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Tag: registered

Supersize me: Americans turning to big dogs


Big dogs — not that they ever left — are coming back.

In its annual report on breed popularity in the U.S., the American Kennel Club notes that, while the Labrador retriever is again the most popular dog breed, other large breeds are quickly moving up the list, including Dobermans, giant schnauzers and Great Danes.

According to the AKC, it could be a sign of an improving economy.

“Owning bigger breeds – an economic indicator of sorts – has been on the rise during the past five years,” said Lisa Peterson, AKC spokeswoman. “As the economy has improved, people are turning back to the big dogs they love, which cost more to feed and care for than the smaller breeds that saw a rise in popularity in 2007 and 2008.”

Labs took the top spot for the 23rd straight year, the longest consecutive reign of any dog in the annual ranking. The rankings are based on the number of AKC dog registrations across the country.

Here are the top 10, with links to their AKC profiles:

1. Labrador Retriever
2. German Shepherd Dog
3. Golden Retriever
4. Beagle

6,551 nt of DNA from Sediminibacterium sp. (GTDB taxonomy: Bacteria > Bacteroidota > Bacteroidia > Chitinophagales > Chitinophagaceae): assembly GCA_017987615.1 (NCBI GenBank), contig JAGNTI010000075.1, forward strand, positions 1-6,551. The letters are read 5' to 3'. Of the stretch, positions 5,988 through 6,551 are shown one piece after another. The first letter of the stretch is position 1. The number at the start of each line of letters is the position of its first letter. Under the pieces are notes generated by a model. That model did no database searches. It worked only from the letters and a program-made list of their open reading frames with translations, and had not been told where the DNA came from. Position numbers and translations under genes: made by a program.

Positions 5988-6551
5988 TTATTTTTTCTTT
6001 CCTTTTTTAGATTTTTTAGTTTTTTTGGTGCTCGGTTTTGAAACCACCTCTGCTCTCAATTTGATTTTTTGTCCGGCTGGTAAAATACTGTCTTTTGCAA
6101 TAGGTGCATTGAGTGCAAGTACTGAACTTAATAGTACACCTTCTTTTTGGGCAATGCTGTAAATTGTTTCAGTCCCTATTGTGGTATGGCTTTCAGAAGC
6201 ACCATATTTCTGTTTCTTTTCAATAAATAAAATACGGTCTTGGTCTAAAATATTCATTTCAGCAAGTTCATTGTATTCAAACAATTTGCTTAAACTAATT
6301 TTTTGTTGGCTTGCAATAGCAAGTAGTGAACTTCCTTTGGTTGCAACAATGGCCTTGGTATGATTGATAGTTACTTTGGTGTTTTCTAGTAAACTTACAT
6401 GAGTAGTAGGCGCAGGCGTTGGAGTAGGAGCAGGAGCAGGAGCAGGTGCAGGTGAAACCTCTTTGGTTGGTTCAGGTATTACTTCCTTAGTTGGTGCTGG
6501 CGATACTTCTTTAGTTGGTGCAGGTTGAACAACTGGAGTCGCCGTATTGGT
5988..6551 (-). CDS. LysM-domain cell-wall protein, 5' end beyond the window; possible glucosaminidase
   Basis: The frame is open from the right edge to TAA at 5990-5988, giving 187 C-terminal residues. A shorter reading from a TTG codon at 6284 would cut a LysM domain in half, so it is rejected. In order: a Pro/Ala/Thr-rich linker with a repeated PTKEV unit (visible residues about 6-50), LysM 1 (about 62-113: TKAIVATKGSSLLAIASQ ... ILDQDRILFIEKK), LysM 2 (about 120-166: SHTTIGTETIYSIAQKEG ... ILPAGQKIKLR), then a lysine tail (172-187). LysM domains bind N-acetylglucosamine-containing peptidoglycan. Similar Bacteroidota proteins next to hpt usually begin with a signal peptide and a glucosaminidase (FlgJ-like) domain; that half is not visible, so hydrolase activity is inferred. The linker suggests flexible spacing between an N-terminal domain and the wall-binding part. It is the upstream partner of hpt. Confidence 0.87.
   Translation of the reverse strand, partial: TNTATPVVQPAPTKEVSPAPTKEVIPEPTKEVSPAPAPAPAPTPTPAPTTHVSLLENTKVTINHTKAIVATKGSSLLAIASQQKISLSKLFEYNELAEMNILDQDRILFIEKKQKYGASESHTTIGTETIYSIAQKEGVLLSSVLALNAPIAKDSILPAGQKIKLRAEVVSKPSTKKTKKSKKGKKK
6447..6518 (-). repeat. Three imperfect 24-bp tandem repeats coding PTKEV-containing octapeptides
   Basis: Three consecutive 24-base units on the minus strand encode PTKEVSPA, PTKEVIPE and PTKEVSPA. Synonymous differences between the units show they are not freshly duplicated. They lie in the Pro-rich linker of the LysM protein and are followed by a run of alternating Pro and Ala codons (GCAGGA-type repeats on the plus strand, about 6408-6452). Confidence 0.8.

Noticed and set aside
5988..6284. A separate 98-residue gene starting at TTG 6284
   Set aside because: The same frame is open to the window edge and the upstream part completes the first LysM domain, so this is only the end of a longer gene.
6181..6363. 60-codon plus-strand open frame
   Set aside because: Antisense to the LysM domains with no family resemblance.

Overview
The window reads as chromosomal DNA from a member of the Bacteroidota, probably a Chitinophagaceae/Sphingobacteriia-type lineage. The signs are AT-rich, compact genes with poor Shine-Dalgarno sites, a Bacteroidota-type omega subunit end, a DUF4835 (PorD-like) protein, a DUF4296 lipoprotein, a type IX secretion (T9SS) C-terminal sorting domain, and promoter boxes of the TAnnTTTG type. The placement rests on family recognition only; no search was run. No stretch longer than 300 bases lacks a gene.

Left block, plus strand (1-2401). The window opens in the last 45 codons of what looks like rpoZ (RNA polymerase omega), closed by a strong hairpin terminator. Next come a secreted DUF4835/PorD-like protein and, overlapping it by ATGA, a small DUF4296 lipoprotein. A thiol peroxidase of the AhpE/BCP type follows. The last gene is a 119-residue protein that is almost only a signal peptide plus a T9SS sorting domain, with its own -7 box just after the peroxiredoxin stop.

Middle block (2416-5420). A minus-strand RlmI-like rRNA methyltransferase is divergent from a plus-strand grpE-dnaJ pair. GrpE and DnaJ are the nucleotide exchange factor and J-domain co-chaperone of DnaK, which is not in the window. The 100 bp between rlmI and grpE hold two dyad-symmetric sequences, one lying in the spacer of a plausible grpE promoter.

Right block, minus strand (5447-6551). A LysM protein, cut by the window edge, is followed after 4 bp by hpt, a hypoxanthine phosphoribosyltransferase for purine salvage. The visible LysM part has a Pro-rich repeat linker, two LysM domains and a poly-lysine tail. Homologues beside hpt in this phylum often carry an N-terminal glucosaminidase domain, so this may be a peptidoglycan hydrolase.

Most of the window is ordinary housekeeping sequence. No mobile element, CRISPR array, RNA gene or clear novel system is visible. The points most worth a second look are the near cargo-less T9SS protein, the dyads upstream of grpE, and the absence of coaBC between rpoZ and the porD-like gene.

5. Bulldog
6. Yorkshire Terrier
7. Boxer
8. Poodle
9. Rottweiler
10. Dachshund

Comparing those rankings to the 2009 list, there’s evidence of a decline in small dog popularity — Yorkies dropped three places, from third, dachshunds dropped two, from eighth, and shih tzus fell out of the top 10 entirely.

Some smaller breeds saw a gain in popularity, like the French bulldog (now 11th). But far greater gains were made by greatly sized dogs: Doberman Pinschers rose from 22 to 12; Great Danes from 27 to 16; and Bernese Mountain Dogs from 47 to 32.

The AKC announced its rankings Friday, in advance of the upcoming Westminster Kennel Club dog show at Madison Square Garden.

Three new breeds will compete this year: rat terriers, Chinooks, and Portuguese Podengo Pequenos.

(Photo: Ash, a lab, or perhaps a lab mix (we didn’t ask for his papers), at play; by John Woestendiek)

Shelter looks at Shiba Inu, sees coyote

A local humane society in Kentucky mistook a Shiba Inu for a coyote, and released the dog into the wild.

The AKC-registered dog, a female named Copper, had been picked up by police and taken to the Frankfort Humane Society, which deemed her a coyote.

Lori Goodlett told The State-Journal that her pet of 11 years disappeared from her fenced back yard on July 3.

Only when she put up posters with her dog’s picture did a police officer recognize Copper as the dog he had taken to the shelter.